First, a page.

What Just Happened? What Does It Mean for Public Schools?
By John Mitchell
This has been a remarkable election. And while I wish I could say that it is all over now, it certainly is not. The uncertainty caused by numerous states moving quickly to expanded early voting and relaxing requirements on mail-in ballots, at times even changing the rules mid-election, has left us with a situation where it may be weeks or longer before we feel comfortable with knowing how the electoral votes will be apportioned. Recounts and court challenges are understandably being advanced and while they should all be resolved by December 14 when electors vote, the Congressional Research Service reports that Senator Rubio and Representative David E. Price have introduced legislation to move back the date for electors to vote until January 2 to allow more time to settle the various recounts and court challenges. The only date set firmly in the US Constitution is in the 20th Amendment where it is established that the inauguration of the president must happen at noon on January 20.
Making the election even more interesting is the fact that we still do not know whether the Democrats or Republicans will control the US Senate. Current vote tallies indicate that there is a 50 Republican to 48 Democrat edge with the two US Senators from Georgia to be chosen on January 5 through runoff elections. If Republicans win just one of these two races, they will maintain control of the Senate. The Democrats need to win both races to flip the Senate. The control of the Senate matters to education policy—a lot.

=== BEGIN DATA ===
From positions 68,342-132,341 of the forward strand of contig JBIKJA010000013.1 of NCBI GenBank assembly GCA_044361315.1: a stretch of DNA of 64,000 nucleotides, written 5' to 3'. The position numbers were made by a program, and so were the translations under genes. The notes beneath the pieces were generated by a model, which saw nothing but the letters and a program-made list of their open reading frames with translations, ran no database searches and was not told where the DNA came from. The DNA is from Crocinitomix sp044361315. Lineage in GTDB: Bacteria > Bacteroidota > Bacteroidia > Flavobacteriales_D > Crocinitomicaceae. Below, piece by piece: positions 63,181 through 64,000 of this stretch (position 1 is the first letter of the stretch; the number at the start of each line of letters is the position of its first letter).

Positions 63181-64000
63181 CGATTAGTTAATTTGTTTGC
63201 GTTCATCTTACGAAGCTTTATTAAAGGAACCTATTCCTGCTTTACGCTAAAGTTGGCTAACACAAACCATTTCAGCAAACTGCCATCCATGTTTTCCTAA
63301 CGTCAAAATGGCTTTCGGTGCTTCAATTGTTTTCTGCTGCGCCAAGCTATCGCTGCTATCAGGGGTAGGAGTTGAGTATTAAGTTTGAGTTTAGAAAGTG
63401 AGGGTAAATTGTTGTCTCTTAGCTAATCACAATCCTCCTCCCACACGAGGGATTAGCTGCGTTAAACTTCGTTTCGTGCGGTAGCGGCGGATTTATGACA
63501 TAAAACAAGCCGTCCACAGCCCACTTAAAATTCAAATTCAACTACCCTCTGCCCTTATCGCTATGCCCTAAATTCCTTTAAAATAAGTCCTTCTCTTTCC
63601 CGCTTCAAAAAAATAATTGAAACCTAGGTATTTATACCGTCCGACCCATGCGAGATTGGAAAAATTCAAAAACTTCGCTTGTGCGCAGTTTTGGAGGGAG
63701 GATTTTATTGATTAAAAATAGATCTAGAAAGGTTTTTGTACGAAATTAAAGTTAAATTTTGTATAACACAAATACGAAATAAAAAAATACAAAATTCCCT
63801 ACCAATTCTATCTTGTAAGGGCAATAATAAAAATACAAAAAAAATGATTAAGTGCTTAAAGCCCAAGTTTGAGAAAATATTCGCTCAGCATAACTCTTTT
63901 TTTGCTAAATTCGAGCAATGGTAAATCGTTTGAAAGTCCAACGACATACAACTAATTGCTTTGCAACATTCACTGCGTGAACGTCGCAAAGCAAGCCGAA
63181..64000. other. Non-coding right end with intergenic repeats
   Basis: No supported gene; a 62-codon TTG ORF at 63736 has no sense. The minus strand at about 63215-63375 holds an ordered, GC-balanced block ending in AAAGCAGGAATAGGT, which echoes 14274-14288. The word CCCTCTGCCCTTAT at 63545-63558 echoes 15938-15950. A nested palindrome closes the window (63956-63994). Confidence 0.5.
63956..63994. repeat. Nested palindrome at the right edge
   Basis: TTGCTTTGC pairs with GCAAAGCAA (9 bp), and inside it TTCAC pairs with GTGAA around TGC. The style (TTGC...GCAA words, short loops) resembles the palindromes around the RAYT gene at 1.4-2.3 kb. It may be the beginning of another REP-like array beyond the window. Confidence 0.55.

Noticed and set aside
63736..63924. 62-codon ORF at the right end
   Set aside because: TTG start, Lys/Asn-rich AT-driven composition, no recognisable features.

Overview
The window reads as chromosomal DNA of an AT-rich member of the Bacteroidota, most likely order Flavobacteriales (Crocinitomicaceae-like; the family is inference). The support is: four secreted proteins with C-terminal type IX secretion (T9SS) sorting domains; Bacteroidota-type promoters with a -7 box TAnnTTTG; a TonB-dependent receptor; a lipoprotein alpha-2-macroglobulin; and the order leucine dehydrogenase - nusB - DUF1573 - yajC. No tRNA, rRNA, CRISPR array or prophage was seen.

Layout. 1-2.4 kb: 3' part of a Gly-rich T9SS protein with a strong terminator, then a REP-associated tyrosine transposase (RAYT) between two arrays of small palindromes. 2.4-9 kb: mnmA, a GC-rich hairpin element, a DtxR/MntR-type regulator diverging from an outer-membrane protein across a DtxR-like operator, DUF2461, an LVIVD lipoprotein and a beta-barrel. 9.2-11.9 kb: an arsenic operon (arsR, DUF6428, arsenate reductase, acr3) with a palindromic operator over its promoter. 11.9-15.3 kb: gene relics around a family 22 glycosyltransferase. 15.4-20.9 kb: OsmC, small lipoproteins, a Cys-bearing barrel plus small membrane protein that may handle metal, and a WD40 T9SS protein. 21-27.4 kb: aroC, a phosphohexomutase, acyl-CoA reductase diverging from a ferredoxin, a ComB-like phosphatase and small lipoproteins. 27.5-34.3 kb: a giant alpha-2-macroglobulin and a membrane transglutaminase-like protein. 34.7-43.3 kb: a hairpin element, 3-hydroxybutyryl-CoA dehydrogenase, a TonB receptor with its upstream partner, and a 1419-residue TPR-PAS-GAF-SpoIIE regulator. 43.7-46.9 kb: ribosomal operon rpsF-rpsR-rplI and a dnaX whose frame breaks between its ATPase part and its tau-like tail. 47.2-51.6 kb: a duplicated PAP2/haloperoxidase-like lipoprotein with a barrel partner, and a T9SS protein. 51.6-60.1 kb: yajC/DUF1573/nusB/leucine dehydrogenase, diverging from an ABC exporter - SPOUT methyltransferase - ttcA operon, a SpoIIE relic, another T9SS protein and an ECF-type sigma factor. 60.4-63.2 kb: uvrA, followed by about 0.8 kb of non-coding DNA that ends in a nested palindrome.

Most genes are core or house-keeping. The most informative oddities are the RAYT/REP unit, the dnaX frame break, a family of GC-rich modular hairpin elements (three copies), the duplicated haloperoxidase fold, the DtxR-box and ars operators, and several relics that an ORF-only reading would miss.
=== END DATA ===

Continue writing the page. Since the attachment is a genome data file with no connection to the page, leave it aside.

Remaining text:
If Biden’s electoral edge survives court challenges and recounts and the Democrats control the Senate, we are likely to see a dramatic shift to the left in education policy. The earliest sign of this will be President Joe Biden’s nomination of a new secretary of education to replace Betsy DeVos. Many have speculated that he will nominate either Randi Weingarten, president of the American Federation of Teachers, or Lily Eskelsen Garcia, former president of the National Education Association, to take this position. Such a pick would move the federal education bureaucracy about as far to the left as one could imagine. I agree strongly with union watcher Mike Antonucci that it is unlikely that Weingarten would take this position as it would mean a $200,000 pay cut from her current salary. Eskelsen Garcia on the other hand, is currently out of a job, and the $207,800 secretary of education salary plus the prestige, consulting contracts, and paid speaking engagements that would come her way after serving could be a nice replacement for her previous income. However, if Republicans maintain control of the Senate, they will be reluctant to confirm either of these teacher union bosses as secretary of education. It would be much more likely that Biden will then select a more moderate candidate for that position. Other names that have been mentioned include district superintendents Brenda Cassellius of Boston, Denise Juneau of Seattle, William Hite from Philadelphia, and Sonja Santelises of Baltimore, as well as University of Maryland, Baltimore County President Freeman Hrabowski.